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Monday, 31 December, 2001, 18:00 GMT
India hands over 'most wanted' list
An Indian soldier guards missiles near the country's border with Pakistan
India says handing over of those named will defuse tension
By the BBC's Elizabeth Blunt in London

India has given Pakistan a list of what it says are its most wanted terrorists.

The Law Minister, Arun Jaitley, said that handing them over to the Pakistani authorities would cause what he called "a conducive atmosphere" to thrive between the two countries.

India has already expressed satisfaction that Pakistan has started rounding up members of the more violent Kashmiri groups, but it wants more.

The list it has now given to the government in Islamabad includes senior members of four groups involved in the struggle in Kashmir - Hizb-ul-Mujahideen, Harkat-ul-Mujahideen, Harkat-ul-Jihad-e-Islami and Lashkar-e-Toiba.

Officials did not make public the names of those involved but said that they would include the five men accused of hijacking an Indian Airlines plane two years ago.

Indian list

The plane ended up in Kandahar in Afghanistan and India was forced to hand over three detained Islamist militants in exchange for the passengers and crew.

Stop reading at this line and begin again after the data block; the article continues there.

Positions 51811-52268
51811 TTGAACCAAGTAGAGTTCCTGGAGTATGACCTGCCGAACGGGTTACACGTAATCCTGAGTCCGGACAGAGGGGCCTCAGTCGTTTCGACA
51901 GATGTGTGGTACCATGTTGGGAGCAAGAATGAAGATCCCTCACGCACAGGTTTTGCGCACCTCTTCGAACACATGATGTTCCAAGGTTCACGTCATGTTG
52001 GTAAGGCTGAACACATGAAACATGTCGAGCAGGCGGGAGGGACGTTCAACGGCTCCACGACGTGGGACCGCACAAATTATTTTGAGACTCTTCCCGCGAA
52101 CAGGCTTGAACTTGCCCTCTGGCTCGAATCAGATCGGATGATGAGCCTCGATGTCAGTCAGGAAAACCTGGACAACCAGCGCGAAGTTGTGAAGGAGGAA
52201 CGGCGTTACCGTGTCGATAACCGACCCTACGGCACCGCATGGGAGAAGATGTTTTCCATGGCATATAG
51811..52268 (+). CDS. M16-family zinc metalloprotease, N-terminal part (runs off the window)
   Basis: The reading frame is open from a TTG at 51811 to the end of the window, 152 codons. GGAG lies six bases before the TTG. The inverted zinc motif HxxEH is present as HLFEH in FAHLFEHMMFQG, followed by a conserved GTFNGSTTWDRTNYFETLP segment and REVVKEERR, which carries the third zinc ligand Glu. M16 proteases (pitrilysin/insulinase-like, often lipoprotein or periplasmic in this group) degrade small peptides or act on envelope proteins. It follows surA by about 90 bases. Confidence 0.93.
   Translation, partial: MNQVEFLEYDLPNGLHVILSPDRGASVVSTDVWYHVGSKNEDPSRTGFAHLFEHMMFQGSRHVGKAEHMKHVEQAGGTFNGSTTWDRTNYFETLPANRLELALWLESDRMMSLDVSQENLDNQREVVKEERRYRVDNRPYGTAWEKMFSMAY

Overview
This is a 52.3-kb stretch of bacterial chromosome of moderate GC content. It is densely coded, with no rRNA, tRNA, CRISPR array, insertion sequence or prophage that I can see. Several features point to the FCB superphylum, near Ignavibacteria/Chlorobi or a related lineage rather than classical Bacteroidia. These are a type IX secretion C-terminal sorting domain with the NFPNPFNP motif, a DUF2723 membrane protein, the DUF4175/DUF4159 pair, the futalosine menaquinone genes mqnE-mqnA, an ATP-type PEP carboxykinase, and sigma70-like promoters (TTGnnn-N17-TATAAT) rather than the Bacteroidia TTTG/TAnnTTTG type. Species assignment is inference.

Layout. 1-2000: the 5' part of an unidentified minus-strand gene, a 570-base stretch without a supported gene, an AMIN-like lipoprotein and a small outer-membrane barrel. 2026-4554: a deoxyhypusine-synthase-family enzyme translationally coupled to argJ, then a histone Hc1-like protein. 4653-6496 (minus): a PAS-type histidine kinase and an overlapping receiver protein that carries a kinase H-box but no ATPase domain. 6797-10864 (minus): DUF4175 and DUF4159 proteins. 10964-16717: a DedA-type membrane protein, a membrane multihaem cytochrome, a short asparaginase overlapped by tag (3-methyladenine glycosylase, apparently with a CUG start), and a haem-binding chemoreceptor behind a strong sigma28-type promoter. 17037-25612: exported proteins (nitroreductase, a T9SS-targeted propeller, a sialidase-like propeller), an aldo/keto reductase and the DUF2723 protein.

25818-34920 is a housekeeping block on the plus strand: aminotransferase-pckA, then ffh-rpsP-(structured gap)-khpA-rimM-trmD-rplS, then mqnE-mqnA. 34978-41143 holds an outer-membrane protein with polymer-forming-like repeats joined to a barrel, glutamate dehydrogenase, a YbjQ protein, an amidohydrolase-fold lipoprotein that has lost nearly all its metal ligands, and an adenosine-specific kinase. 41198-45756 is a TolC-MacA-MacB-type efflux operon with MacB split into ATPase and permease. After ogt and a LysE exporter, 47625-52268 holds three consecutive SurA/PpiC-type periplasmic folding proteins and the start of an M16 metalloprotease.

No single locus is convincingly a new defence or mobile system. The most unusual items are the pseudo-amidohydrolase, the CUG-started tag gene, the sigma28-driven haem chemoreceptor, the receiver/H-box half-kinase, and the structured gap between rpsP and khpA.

Maulana Masood Azhar
Masood Azhar was among the militants freed by India

One of them was the Jaish-e-Mohammad leader, Maulana Masood Azhar, who was arrested in Pakistan last week.

But the Indian list is not limited to Kashmiri activists, or even to Muslims.

Indian officials said they had included one of the leaders of the Sikh separatist movement, the Khalistan Liberation Front, and the Bombay gangsters accused of having been behind a series of bomb blasts in the city in 1993.

Gangland leader Dawood Ibrahim was blamed for that attack, when a car bomb was set off in the basement of the Bombay Stock Exchange building.

The same technique as was used against the American Embassy in Nairobi, and in the first attack on the World Trade Centre.

The Indian authorities are convinced that all these men have found refuge in Pakistan.

 WATCH/LISTEN
 ON THIS STORY
The BBC's Jonathan Charles reports from Islamabad
"Pakistan's president is trying to defuse the tension"
See also:

30 Dec 01 | UK Politics
Blair urges India-Pakistan restraint
28 Dec 01 | Media reports
Press urges calm as tensions rise
28 Dec 01 | South Asia
Pakistanis 'could be stuck in India'
28 Dec 01 | South Asia
India-Pakistan buses close down
26 Dec 01 | South Asia
US adds pressure on Pakistan
24 Dec 01 | South Asia
Pakistan freezes militant funds
29 Dec 01 | South Asia
Taj Mahal 'to be camouflaged'
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